ATLANTA HOUSING INTERPLAY
current digital scholarship
Plotting Atlanta on the Interwar/New Deal Housing Map
Atlanta was the site of both the first so-called “slum clearance” project in the United States, in 1934, and of America's first completed—though segregated—federally-funded public housing: Techwood Homes (for white families), and University Homes (for black families). These projects, composed of low-slung brick apartment buildings set in footpath-crossed open spaces, became models for New Deal housing projects built throughout the U.S. in the years following enactment of the National Housing Acts of 1934 and 1937. These foundational sites played a significant role in setting the aesthetic language and planning logic for American public housing of the mid-20th century, yet they have been overshadowed by later projects in cities like New York and Chicago, where architectural scholarship is already abundant. Through a detailed investigation of Techwood and University Homes, this research project seeks to plot Atlanta on the interwar architectural map, establishing the city’s role as a clearinghouse for European social housing ideas in the U.S., and as the earliest home-grown precedent for New Deal public housing.
Phase I, currently underway with support from the Emory Center for Digital Scholarship (ECDS), charts a geography of architectural influence for Techwood and University through archival research, digitization, and mapping of foreign precedents brought back to Atlanta by real-estate mogul turned housing crusader, Charles Palmer, the driving force behind Techwood’s development. This research utilizes research materials from Palmer’s personal papers at Emory University's Stuart A. Rose Manuscript, Archives, & Rare Book Library related to his three European fact-finding missions in the early 1930s to visit housing sites he deemed worthy of study and possible replication. A series of questions drive the initial research. Which countries, cities, and housing projects did Palmer elect to visit? Who did he meet at those sites? What graphic and textual materials did he bring back to Atlanta? Ultimately, and most importantly, how did information collected in those travels influence the designs of Techwood and University Homes? With graduate and undergraduate research assistants, I am cataloging correspondence, maps, architectural plans, photographs, booklets, and ephemera for digitization and georeferencing by the Emory University Library digitization team and ECDS collaborators. Palmer’s motion picture films of his European trips—used to convince local and federal constituencies of the need for a comprehensive U.S. public housing program—will also be included in the project. The end result of Phase I will be a website—a simple online platform that serves as a cartographic and chronological entry point to the digitized material.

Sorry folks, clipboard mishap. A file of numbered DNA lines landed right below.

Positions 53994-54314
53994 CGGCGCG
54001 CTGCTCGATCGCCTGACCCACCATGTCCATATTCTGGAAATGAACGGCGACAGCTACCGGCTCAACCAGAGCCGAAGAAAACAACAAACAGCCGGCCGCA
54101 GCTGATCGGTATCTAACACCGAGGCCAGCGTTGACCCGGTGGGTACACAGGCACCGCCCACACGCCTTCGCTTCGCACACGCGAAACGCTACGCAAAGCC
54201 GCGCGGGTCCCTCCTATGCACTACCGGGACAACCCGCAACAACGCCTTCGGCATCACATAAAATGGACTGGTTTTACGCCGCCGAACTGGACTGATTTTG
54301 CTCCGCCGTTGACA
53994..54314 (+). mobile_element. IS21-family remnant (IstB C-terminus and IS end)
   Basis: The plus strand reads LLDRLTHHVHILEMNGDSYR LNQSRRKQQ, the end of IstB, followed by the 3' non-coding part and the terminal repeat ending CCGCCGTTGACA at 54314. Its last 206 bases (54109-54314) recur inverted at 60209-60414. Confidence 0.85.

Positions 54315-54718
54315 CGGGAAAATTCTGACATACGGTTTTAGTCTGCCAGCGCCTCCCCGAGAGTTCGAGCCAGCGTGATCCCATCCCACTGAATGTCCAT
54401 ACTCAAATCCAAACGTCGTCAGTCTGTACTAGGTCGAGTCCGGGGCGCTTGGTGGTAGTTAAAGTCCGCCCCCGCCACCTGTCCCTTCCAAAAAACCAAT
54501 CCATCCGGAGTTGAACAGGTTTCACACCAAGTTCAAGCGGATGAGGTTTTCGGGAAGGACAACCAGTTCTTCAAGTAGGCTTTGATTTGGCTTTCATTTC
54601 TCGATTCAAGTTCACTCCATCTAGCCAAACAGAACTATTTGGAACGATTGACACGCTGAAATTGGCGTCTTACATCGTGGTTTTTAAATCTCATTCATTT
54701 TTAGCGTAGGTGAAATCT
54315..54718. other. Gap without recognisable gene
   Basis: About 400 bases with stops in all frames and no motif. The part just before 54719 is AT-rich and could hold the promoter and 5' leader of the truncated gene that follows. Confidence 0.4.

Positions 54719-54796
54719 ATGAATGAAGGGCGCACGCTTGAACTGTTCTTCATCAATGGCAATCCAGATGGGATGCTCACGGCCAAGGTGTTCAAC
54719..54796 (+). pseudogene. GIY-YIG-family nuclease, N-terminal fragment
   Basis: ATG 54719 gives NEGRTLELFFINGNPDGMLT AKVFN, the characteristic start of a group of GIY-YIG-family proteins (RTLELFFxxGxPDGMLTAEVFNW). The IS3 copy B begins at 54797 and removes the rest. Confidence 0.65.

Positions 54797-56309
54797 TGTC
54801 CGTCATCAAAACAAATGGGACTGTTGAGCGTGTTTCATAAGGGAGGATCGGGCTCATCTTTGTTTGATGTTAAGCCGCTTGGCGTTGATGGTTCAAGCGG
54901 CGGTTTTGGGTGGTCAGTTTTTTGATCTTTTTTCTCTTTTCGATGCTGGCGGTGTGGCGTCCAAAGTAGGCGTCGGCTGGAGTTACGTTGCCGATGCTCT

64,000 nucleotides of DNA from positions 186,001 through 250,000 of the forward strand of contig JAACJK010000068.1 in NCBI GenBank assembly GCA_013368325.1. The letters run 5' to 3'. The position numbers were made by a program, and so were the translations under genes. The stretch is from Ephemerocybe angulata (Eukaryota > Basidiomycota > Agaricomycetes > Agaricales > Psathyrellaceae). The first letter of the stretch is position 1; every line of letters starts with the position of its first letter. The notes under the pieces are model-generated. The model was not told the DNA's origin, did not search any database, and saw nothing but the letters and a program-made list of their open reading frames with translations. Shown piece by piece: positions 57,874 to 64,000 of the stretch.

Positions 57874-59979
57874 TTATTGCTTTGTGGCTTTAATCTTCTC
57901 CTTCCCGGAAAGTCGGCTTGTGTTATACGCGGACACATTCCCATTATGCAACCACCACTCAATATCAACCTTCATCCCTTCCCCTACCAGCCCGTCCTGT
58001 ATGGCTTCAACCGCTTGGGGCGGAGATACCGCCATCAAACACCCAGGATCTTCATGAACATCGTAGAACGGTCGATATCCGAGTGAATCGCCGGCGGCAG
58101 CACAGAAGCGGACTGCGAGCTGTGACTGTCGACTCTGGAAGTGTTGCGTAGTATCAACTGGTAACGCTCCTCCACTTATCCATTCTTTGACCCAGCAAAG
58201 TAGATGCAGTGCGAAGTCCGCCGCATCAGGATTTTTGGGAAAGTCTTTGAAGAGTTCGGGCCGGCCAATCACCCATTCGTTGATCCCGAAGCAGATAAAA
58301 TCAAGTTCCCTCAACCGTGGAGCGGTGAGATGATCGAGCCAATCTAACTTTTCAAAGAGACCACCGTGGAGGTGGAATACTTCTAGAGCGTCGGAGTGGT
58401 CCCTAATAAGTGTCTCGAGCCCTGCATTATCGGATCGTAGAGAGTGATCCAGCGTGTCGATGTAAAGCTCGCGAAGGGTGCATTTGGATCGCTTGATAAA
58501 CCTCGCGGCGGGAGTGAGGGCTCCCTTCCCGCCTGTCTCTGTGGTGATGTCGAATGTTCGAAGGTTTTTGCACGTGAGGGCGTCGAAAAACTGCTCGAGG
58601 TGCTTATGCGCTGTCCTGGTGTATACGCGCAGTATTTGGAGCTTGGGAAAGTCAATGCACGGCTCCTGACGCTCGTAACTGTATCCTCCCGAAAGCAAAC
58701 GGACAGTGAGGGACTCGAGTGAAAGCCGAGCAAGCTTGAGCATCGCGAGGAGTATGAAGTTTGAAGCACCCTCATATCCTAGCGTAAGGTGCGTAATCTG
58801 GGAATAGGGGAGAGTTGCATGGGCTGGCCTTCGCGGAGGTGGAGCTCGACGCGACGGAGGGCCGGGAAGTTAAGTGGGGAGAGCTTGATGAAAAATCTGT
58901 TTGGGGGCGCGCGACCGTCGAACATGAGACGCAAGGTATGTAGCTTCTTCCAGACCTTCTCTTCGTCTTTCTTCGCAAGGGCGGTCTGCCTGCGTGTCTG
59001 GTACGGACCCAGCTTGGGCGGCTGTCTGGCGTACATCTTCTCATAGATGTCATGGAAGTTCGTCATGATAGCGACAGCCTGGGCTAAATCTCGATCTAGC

Phase II has launched with a graduate research seminar I taught on Techwood/University in Spring 2018. Each student in this seminar worked in a different research repository to search out materials on the two housing projects. These repositories included the archives and libraries of the Atlanta Housing Authority, Atlanta History Center, Atlanta University Center (Woodruff Library), Georgia State, and Georgia Tech. In addition to gathering more material on the projects, the Phase II will engage in deep architectural analysis of the materials, to determine how and in what ways European precedents made their way into Atlanta’s public housing architecture, and what elements emerged from Techwood and University to influence other sites in North America.